DEM offers disaster preparedness tips

Snohomish County Department of Emergency Management Senior Emergency Program Manager Mark Murphy advises members of the Arlington-Smokey Point Chamber of Commerce on May 13 how to respond to disasters. - Kirk Boxleitner
Snohomish County Department of Emergency Management Senior Emergency Program Manager Mark Murphy advises members of the Arlington-Smokey Point Chamber of Commerce on May 13 how to respond to disasters.
— image credit: Kirk Boxleitner

SMOKEY POINT — As the area continues to recover from the March 22 Oso slide, Snohomish County representatives spoke to the Arlington-Smokey Point Chamber about how home and business owners can help mitigate the impacts of natural disasters.

“It’s not a matter of if, but when another disaster is going to strike,” Snohomish County Department of Emergency Management Senior Emergency Program Manager Mark Murphy said  May 13. “North America is the most hazard-prone place in the world, the Puget Sound region is earthquake country and Snohomish County is the most flood-prone county in Washington state.

“We have a lowland snow event just about every year here, and Snohomish County even has its own volcano,” he added, referring to Glacier Peak. “If it ever goes off, it’ll make Mount St. Helens look like a joke.”

Murphy advised people to keep hard-copy print-outs of the phone numbers of family members and friends, in their wallets and purses. He asked the Chamber of Commerce members for a show of hands of how many of them actually remember those phone numbers, rather than just relying on their phones’ memory.

“In the event of a natural disaster, you’re going to have about three minutes to make phone calls before the phone lines are overloaded, so whatever calls you have to make, do that right away,” Murphy said. “After that, the only way you’ll be able to get in touch with people by phone is through text messages or emails. If you’re going to text someone, make sure they know how to read and reply to texts,” he added, recalling an incident before his wife became conversant in texting.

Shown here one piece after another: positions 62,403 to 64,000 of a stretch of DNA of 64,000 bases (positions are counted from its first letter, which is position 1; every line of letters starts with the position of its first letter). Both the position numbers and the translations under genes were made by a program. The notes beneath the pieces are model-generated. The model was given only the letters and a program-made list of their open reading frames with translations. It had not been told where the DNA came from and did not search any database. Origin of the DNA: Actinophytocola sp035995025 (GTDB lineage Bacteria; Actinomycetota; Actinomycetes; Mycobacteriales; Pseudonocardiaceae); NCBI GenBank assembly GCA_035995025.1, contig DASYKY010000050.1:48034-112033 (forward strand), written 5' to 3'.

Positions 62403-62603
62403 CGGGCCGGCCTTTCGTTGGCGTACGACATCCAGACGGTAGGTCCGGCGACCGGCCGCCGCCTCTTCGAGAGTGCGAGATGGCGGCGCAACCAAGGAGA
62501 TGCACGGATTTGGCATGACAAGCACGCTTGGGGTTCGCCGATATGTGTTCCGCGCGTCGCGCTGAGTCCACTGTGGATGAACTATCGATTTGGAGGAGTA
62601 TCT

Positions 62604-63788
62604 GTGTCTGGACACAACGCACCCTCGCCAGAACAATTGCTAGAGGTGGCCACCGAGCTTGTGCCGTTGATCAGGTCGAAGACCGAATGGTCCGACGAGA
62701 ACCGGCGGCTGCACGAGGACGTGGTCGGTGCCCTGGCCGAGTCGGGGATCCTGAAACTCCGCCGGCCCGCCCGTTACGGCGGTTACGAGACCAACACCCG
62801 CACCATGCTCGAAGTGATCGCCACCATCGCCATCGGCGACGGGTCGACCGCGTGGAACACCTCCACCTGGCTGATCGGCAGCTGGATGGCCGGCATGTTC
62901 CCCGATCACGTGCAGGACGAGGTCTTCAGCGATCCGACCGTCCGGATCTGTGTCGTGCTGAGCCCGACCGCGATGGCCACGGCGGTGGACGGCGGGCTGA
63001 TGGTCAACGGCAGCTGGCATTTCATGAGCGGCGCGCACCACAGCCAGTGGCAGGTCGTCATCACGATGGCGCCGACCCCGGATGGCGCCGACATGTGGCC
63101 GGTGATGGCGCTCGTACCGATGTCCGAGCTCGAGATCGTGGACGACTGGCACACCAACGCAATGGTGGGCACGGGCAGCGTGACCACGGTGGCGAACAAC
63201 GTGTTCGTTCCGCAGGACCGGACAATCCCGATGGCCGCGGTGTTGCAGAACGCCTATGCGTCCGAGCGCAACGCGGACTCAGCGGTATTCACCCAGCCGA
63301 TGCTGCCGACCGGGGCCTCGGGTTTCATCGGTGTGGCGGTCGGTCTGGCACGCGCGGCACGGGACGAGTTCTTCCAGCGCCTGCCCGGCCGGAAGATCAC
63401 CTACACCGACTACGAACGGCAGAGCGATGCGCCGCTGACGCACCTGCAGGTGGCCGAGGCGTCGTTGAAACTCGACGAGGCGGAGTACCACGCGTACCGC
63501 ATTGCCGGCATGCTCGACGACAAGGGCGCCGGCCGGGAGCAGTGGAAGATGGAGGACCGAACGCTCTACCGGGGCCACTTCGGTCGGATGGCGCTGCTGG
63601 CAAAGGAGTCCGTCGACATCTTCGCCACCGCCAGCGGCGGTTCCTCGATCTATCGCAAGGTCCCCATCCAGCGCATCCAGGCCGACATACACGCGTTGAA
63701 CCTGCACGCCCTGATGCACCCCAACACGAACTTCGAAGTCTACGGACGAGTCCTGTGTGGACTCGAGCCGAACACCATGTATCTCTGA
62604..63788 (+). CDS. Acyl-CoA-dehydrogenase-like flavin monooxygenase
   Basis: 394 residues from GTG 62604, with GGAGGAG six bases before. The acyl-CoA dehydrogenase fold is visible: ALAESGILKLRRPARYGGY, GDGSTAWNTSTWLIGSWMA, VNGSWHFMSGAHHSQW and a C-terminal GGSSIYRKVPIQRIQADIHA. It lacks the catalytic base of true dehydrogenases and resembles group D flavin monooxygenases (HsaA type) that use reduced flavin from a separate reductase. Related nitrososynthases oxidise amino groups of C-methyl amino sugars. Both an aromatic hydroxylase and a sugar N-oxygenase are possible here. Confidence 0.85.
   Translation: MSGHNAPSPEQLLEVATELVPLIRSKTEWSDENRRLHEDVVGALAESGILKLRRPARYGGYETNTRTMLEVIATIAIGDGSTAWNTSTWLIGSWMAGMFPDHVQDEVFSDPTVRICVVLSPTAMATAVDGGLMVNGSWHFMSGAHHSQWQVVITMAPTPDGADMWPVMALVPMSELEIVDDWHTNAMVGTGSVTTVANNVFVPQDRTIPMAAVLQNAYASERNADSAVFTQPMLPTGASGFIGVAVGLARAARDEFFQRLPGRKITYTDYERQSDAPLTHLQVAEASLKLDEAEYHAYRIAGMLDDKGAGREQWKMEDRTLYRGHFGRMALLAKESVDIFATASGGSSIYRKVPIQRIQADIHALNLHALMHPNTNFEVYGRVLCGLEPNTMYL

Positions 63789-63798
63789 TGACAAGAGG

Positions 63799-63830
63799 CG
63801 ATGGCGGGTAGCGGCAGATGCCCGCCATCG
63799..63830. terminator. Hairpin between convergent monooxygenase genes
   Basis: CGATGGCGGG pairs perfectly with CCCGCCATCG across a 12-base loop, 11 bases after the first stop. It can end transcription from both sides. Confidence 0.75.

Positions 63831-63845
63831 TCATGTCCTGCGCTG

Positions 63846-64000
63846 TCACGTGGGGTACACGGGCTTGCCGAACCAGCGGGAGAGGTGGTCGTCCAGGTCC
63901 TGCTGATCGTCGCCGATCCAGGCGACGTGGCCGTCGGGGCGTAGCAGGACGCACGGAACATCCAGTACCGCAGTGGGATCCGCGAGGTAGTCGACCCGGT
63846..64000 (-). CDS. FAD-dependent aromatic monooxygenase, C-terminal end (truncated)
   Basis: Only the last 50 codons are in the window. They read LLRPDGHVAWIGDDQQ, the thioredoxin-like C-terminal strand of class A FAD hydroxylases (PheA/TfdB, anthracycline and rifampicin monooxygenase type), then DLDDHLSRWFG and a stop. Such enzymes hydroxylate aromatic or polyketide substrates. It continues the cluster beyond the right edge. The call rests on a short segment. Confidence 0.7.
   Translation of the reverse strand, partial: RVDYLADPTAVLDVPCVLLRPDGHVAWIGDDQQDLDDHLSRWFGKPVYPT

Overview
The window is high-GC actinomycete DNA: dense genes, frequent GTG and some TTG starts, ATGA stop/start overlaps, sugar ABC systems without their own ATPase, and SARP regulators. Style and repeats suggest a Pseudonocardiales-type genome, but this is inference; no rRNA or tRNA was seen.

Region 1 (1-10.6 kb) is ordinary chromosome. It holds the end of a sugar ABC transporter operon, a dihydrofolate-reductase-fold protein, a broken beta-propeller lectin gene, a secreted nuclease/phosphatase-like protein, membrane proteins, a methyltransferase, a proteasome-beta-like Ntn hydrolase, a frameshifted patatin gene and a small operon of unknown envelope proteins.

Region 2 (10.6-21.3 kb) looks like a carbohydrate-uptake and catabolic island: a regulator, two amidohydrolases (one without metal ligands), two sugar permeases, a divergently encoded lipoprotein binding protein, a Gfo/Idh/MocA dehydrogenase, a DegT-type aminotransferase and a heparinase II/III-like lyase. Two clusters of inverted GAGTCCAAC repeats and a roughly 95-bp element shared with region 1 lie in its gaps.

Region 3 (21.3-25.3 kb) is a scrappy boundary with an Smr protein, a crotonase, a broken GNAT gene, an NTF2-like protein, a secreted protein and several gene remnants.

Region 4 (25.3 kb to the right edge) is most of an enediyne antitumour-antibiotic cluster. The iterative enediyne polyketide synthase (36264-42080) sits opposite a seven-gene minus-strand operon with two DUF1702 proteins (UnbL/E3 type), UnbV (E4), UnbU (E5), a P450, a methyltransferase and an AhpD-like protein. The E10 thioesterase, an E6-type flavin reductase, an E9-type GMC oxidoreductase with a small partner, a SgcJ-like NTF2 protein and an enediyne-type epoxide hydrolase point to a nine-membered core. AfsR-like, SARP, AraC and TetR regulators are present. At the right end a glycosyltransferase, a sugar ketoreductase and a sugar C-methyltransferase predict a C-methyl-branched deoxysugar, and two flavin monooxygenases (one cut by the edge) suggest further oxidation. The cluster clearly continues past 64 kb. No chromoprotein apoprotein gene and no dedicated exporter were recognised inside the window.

One quirk of the local phone lines going into system overload is that you can often make calls to other areas of the country.

“So if you have an aunt in Des Moines, you can call them, and then have them call whoever you want to get a message to here,” Murphy said. “You can also update your voice message, so when people call you and can’t get through, the message will tell them where you are, where you’re going, and when you expect to be there.”

Murphy recommended a hand-crank radio in case a solar flare takes out the power grid, and noted that the Internet is accessible even when phone lines are not.

“Update your status on Facebook or Twitter to reflect your actual status in the midst of an emergency,” Murphy said. “Even if you don’t have a landline phone, you can register your phone for reverse 911 calls, to update you on emergencies and disasters in your area.”

Before he turned the program over to county DEM Emergency Preparedness Program Manager Dara Salmon, Murphy encouraged people to keep their insurance, prescription and power of attorney forms in a file safe, along with cash and coins.

While Murphy’s final tip was for those evacuating their homes, Salmon’s advice on food was tailored toward those who might find themselves homebound for extended periods of time.

“You’ll need some extra food in case you can’t get to the store the next day,” said Salmon, who maintains a deep pantry at her own home, with the newest foods stocked in the back, so that the oldest foods will be eaten first. “Rather than worrying that you have to rush out and buy a whole bunch of food and supplies, just build up your stores a little bit each month.”

Salmon reminded families not to forget about diapers and pet food, and suggested storing those near an entrance.

“You’ll want foods that don’t require refrigeration, in case you’re without power,” Salmon said. “They probably shouldn’t require too much water, either, since your water might be limited.

“Avoid salty foods, since those will just make you more thirsty,” she added. “And don’t buy foods that you don’t already eat, because you don’t want the adjustment of dealing with new or unfamiliar foods to add to your stress levels.”

In the event of an earthquake, Salmon explained that the county will not evacuate people from homes that are still standing, so in lieu of utilities, they should have sleeping bags and extra clothes, so they can dress in layers and stay warm.

“Think about the special needs of small children or pets,” Salmon said. “Keep stashes of pet food and water in your pet carrier. If anyone in your family is pregnant or ill, they’ll need extra consideration as well.”

Salmon maintains an emergency kit for her car, with a flashlight, pens and paper, snacks and a blanket.

“Stock your own list of car supplies based on how far and how often you travel,” Salmon said. “If you go over mountain passes frequently, more supplies are a must.”

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